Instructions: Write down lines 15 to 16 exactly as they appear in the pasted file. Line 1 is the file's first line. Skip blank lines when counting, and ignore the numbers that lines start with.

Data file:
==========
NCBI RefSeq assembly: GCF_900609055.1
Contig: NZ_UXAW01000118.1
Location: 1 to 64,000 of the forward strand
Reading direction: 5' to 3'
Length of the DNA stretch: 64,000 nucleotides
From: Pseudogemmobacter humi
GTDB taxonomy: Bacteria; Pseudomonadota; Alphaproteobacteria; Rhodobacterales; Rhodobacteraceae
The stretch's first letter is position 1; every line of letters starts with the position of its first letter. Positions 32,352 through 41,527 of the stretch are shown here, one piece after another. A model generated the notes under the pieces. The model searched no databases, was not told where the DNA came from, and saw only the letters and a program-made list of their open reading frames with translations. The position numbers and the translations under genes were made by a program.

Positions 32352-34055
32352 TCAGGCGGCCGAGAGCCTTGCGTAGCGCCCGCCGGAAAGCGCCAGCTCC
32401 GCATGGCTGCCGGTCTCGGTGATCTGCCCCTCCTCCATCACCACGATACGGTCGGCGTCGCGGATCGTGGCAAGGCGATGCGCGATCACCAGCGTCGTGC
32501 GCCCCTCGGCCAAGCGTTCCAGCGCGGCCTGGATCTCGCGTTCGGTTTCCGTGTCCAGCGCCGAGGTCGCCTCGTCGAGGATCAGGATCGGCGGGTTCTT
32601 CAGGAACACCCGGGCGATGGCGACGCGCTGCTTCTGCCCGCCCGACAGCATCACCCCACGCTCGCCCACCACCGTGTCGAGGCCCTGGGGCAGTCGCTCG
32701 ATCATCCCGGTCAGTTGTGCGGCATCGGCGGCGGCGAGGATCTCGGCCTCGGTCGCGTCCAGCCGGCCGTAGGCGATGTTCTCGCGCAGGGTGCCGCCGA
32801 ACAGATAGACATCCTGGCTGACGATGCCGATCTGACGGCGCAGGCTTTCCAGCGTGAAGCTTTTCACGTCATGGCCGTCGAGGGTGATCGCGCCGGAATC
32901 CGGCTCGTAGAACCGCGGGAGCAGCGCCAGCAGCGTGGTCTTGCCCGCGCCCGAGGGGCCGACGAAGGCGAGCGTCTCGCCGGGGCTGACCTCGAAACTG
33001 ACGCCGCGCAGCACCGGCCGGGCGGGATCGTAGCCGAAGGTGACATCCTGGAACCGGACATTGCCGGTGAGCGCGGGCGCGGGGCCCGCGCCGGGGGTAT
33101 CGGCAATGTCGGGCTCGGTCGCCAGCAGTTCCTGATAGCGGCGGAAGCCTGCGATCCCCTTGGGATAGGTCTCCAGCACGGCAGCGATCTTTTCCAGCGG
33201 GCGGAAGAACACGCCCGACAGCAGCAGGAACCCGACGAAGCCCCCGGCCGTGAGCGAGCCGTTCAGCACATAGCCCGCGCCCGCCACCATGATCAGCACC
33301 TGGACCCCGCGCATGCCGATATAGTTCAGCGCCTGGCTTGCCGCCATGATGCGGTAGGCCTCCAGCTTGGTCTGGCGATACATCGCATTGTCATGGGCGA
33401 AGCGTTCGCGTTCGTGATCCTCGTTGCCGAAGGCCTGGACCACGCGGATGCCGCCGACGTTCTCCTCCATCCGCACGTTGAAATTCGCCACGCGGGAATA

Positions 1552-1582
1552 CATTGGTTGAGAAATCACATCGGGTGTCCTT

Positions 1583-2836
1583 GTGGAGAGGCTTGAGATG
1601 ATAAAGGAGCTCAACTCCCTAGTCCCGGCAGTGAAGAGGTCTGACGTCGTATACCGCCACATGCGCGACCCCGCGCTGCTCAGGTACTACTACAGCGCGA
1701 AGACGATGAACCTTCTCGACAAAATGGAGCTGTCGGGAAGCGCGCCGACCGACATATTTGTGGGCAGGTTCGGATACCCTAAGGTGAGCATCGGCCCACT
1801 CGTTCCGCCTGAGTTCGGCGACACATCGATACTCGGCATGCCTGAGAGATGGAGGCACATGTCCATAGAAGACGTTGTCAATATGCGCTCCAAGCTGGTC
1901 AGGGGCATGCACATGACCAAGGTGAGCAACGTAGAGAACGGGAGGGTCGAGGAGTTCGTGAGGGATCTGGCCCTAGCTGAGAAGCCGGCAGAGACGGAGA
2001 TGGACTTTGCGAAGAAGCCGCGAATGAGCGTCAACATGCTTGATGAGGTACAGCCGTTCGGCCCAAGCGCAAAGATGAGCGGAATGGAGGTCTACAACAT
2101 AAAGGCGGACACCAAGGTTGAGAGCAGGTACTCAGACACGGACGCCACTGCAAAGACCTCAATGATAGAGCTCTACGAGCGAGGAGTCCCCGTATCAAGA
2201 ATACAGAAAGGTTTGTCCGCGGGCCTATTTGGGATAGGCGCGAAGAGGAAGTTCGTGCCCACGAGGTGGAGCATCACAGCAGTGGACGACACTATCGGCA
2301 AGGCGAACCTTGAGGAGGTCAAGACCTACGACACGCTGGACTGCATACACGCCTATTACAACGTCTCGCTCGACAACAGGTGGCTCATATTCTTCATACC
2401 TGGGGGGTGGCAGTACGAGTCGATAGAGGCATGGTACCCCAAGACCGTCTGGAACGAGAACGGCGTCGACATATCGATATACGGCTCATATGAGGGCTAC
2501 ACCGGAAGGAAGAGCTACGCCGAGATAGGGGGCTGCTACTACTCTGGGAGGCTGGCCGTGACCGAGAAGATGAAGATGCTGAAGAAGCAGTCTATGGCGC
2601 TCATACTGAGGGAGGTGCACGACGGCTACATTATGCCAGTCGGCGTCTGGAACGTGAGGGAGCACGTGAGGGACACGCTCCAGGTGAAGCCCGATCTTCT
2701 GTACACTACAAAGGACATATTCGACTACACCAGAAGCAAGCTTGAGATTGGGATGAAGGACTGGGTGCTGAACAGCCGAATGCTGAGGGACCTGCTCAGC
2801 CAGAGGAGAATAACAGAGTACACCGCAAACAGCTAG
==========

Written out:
32801 ACAGATAGACATCCTGGCTGACGATGCCGATCTGACGGCGCAGGCTTTCCAGCGTGAAGCTTTTCACGTCATGGCCGTCGAGGGTGATCGCGCCGGAATC
32901 CGGCTCGTAGAACCGCGGGAGCAGCGCCAGCAGCGTGGTCTTGCCCGCGCCCGAGGGGCCGACGAAGGCGAGCGTCTCGCCGGGGCTGACCTCGAAACTG